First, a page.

• All the while you are editing, the app provides hints and examples (e.g. ‘Here’s an example of a great summary’).
  • Change the layout between one column and two; rearrange the sections any way you wish.
  • Great customization ability even in the free version – two basic fonts, multiple color schemes, over a dozen section ‘types’ that act like widgets on the page unconventional section types (Books, Passions, ‘Day in the Life’ pie chart).
  • I don’t even mind the logo at the bottom and probably wouldn’t remove it even if I upgraded to Premium.

What I would change:

  • When I tie it to my Facebook account in order to change the picture (it gives you an option to upload a photo or use Facebook), it would be cool to be able to go through my Facebook photos and pick one – not just use my current profile pic.
  • I would love a way to host this resume live and tweet or share a short-link or link to it from my website without doing the legwork to do it myself with Google Drive. E.g. under the ‘Download’ button, simply a ‘Publish’ button. Perhaps a premium feature.
  • In the Settings menu, I stumbled upon ‘Tracking Settings’, with a little checkbox next to ‘Don’t anonymously track me for product improvement purposes.’ Of course as a product person I know why they do this and I’m happy to participate in the analytics, but I wonder if this will come across a little less ‘big brother’ as an opt-in message during sign-up rather than as a hidden opt-out.
  • Since people aren’t necessarily updating their resumes constantly (unless you’re me), I wonder how effective the subscription model for this? Would a ‘per-document’ fee be another option?

At any rate, take a look at what I came up with and be sure to check out Enhancv for yourself.

Thoughts on Ethics in AI

New applications of artificial intelligence technology keep surprising us, but they probably shouldn’t. After winning Jeopardy, IBM’s Watson computer went on to support applications to assist attorneys in building cases as “Ross” in bankruptcy law; advise doctors at one of the world’s foremost cancer treatment centers, Memorial Sloan Kettering; and serve as virtual teaching assistant “Jill” at Georgia Tech, its natural language processing capabilities convincing enough that students in the class were unaware until professor Ashok Goel revealed the nature of their TA after the final exam.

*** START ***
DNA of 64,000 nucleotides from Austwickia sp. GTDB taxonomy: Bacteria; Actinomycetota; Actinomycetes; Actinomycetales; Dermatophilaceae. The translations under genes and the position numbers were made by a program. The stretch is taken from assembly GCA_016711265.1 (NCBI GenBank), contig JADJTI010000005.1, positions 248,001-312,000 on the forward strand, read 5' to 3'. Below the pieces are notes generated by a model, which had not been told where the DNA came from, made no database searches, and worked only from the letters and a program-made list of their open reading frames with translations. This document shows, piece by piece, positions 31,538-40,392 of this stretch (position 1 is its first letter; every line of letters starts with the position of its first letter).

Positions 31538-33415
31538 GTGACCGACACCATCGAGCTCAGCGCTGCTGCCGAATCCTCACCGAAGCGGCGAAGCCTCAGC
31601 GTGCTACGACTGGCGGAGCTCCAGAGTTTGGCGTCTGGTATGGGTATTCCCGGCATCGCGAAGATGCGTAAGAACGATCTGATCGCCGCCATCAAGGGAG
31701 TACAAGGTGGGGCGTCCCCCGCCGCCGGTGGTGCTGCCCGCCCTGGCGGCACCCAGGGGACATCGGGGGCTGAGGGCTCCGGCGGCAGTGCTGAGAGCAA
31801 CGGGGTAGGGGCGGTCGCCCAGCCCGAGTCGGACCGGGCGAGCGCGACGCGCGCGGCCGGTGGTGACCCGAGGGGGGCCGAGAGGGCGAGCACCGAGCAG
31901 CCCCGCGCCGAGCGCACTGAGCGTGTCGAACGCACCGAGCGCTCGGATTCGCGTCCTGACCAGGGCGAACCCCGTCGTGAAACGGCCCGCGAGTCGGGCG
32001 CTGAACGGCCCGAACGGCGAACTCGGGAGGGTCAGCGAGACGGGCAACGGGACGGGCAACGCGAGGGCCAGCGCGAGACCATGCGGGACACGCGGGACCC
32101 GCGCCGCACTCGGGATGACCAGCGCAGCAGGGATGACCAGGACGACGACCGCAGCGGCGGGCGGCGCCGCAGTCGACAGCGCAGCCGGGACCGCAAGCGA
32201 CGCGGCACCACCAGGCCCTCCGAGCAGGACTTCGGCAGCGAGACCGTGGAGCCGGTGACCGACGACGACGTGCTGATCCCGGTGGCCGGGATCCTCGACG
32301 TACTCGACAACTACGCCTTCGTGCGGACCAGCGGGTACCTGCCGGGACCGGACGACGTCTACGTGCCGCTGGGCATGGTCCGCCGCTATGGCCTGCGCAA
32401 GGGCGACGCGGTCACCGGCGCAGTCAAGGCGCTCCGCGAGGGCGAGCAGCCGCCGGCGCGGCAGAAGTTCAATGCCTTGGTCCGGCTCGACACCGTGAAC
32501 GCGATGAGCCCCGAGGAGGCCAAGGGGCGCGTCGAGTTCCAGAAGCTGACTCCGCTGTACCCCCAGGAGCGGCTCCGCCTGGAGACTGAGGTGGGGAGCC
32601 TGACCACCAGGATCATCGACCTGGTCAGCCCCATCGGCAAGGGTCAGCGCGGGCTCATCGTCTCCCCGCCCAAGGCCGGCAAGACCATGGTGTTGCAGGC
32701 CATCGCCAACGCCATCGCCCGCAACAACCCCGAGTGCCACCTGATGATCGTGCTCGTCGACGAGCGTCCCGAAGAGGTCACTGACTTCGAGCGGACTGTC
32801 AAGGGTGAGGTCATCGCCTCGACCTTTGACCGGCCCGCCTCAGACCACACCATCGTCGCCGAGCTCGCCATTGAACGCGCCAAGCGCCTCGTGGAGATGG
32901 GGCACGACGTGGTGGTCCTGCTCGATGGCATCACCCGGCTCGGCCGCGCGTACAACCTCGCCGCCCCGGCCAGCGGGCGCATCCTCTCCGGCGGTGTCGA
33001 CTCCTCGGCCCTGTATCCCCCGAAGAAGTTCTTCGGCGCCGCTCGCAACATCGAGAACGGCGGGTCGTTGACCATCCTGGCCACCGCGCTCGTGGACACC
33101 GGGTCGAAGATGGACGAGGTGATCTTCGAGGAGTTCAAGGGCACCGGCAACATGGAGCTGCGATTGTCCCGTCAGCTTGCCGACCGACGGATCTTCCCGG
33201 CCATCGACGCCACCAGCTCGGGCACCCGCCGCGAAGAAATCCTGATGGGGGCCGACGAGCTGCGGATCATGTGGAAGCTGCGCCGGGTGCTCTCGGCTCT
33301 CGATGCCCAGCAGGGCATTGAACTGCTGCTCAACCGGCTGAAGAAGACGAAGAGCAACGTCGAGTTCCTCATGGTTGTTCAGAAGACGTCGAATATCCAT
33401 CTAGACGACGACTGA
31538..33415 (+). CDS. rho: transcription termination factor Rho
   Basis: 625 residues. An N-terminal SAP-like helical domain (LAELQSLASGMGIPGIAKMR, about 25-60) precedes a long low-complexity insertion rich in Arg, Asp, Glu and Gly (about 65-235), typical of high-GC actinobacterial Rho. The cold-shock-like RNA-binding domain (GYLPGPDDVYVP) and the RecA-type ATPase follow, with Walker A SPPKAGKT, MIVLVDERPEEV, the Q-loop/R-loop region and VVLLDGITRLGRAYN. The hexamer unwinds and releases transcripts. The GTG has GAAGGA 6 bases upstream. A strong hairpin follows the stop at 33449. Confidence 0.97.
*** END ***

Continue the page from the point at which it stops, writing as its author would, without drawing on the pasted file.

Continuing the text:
At the Denver Open Coffee Club recently (a local meetup for discussing tech and startup issues), we raised the subject of artificial intelligence (and automation) and humans’ relationship with it. Passions rose a bit as we talked not about the astounding capabilities and myriad applications we could achieve through thoughtful employment of artificial intelligence (well, there was some of that) — but about just how far, ethically, we as a culture were willing to go. It became less about the many people that a class of robot workers will likely soon render unemployable, and the ethical and economic questions that we will be forced to reckon with when that happens, than it was around the very human psychological rejection of decisions and judgements made by a machine.  The largest obstacle to a full embrace of artificial intelligence in our culture is not our lack of technological capacity but ourselves, said one of our group. When it comes to some things, humans seem to just want humans.

But still, humans built a sophisticated question-answering machine like Watson. We have many, many questions. Many are questions that we want and feel comfortable with AI answering. But it seems there is a boundary somewhere, something nebulous. A red line, after which the asker says, “I don’t want a machine to answer this. This question needs a human.” We don’t know where this line is and it’s probably different from person to person or even the same person on different days, but has to do with meaty, moral, ethical, judgment questions. Can you teach an AI to be moral? Do you want to, or would we just be doing that because when it comes to these questions, we’re afraid of the answers an AI would offer?

I would argue that it is less about where we want to divide those questions and more about how we define and separate real and artificial intelligence. What I find chilling in this question is the place where, after a lot of contemplation about what a human is, a human itself seems not unlike a machine. We are complex organisms, with mechanics inside that allow us not just to move about the world but to ponder it and our place in it, a sort of miraculous ability, but a mechanical one nonetheless, an ability derived from our cerebral cortex.

I wouldn’t argue that an AI exists today that could conceivably replace all of the cognitive abilities of a human, nor the capacity to balance rational thought with ethical judgment (unless I missed something in the news). In high stakes situations, I would still prefer a person to be in charge. Given time, though, I think it’s inevitable we wrestle more with these questions and place more responsibility on AI, allowing what we create the space to learn and make those judgments. The problem we’ll wrestle with then is whether and when, when given human or near-human abilities in cognition, it will begin to recognize its own self, its place, and begin a human-like sentient experience in its own right. I hope we’ll have confronted the relationship between ourselves, our morality, and our AI by then.

What’s in a product manager? Analysis of over 2,000 job requirements